Residents get Ritter response over drilling
BATTLEMENT MESA — Gov. Bill Ritter has asked oil and gas regulators to meet with Battlement Mesa residents within the next month about their concerns over plans to drill up to 200 oil and gas wells within the housing development.
Heidi Van Huysen, legislative program manager for the state Department of Natural Resources, told residents Saturday that Colorado Oil and Gas Conservation Commission staff will meet first with Denver-based Antero Resources about details of the company’s drilling plans.
“I promise that we’ll be back in a month with people who know way more about this particular project than I do,” Van Huysen said.
Van Huysen, state Rep. Kathleen Curry and three Garfield County commissioners met with about 20 Battlement Mesa residents Saturday to discuss what options they have regarding Antero’s plans. The company recently announced its intentions to drill from 10 well pads within the 3,000-acre development, an unincorporated community of 5,500 people.
Curry, D-Gunnison, is chairwoman of the House Agriculture, Livestock and Natural Resources Committee. She said she’s received about 40 e-mails from residents concerned about Antero’s plans, including how close to homes drilling might occur.
Curry decided to contact Ritter’s office, which Van Huysen said led to Ritter requesting that state oil and gas staff meet with residents.
“The governor wants to make sure that folks know when and how to participate” in the decision-making process surrounding Antero’s plans, Van Huysen said.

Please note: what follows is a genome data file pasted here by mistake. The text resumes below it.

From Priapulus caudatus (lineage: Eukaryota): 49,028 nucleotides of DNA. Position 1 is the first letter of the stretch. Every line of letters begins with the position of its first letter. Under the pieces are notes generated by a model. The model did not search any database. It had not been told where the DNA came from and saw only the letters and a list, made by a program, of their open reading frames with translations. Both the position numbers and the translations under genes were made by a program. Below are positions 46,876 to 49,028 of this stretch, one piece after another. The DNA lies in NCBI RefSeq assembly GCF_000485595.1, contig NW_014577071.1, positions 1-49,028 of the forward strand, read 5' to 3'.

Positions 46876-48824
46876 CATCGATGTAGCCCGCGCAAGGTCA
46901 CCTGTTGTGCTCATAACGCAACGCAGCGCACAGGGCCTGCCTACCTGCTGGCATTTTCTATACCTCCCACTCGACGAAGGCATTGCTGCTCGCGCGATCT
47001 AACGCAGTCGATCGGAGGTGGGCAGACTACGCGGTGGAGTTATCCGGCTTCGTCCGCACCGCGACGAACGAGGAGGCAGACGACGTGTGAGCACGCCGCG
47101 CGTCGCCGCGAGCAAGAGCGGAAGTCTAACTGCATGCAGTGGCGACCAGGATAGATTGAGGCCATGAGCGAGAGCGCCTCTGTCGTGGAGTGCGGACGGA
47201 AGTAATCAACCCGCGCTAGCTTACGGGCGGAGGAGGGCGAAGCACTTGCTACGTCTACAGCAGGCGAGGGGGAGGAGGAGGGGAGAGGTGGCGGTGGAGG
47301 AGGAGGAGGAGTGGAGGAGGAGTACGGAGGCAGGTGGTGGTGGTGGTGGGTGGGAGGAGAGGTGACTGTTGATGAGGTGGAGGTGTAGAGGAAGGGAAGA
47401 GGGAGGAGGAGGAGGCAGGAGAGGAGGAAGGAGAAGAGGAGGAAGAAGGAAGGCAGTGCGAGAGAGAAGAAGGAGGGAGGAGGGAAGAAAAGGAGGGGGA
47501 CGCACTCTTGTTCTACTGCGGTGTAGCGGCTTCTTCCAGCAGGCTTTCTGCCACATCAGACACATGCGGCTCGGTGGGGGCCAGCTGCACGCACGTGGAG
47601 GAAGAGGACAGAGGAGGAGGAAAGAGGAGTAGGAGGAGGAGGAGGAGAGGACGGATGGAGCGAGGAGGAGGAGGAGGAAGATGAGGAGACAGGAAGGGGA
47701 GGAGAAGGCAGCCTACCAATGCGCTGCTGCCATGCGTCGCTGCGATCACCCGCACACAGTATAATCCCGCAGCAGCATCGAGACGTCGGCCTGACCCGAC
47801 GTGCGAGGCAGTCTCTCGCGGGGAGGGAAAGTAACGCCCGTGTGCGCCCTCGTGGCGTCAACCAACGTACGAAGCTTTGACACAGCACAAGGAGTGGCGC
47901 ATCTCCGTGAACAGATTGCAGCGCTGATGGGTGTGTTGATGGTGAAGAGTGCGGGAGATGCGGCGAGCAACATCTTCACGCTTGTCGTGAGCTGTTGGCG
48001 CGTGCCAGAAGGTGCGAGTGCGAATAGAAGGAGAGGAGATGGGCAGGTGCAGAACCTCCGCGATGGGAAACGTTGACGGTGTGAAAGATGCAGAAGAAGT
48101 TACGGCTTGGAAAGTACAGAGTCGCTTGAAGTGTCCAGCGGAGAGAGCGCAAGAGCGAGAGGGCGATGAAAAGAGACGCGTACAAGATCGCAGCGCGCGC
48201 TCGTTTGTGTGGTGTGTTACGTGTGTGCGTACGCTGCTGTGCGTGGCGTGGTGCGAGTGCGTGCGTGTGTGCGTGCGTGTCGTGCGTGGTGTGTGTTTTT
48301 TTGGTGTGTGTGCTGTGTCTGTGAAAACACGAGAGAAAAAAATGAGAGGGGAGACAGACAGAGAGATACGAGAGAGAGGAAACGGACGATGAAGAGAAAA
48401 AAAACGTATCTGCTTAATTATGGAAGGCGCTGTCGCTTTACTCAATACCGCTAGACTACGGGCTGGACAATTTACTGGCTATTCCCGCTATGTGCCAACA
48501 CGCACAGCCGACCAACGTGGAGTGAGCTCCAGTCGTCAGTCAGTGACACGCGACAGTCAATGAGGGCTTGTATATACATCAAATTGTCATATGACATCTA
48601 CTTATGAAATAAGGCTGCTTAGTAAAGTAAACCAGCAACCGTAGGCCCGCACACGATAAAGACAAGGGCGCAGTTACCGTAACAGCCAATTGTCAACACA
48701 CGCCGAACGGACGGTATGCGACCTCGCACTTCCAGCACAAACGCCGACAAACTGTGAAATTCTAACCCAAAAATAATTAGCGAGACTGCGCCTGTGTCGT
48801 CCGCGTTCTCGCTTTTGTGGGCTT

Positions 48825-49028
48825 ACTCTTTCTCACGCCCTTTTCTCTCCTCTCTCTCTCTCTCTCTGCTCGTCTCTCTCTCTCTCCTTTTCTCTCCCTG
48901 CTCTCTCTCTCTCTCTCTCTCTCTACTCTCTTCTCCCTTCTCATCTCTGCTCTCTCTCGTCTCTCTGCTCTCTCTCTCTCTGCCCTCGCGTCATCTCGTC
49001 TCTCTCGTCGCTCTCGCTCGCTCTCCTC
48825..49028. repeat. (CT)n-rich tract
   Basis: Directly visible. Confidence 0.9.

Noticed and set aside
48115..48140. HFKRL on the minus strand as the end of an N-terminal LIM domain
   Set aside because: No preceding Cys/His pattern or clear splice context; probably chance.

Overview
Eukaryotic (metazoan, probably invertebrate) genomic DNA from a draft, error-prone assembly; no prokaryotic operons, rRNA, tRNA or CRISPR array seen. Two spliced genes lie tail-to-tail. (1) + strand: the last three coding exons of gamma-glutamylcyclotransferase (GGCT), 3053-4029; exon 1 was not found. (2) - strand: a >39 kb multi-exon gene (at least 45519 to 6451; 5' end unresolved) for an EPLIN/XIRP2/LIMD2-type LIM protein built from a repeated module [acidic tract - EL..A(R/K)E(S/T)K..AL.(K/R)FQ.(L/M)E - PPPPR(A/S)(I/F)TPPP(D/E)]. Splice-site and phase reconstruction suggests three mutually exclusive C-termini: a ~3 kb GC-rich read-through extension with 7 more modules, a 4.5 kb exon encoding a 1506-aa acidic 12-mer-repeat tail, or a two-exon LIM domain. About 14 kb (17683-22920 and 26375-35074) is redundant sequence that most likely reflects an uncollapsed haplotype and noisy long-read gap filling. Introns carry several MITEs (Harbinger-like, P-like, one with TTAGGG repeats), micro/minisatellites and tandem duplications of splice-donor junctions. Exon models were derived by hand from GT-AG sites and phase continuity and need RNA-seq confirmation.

The state’s new oil and gas rules allow for nearby landowners to comment on drilling permit applications.
“I think there’s more opportunity now with the rules than ever to be involved,” said Tresi Houpt, a Garfield County commissioner who also serves on the state oil and gas commission.
Houpt told residents the county expects to have some say over the drilling through its land-use-review process, and she encouraged them to provide comment during that process.
She said the county made energy development a special use rather than a use-by-right under the original development approval for Battlement Mesa, meaning it can’t proceed without a permit after county review.
“There was no guarantee that any company could move in and put a well pad in certain locations,” Houpt said.
But she and fellow Commissioner John Martin said it’s possible the state may claim its authority over oil and gas development pre-empts any authority the county claims.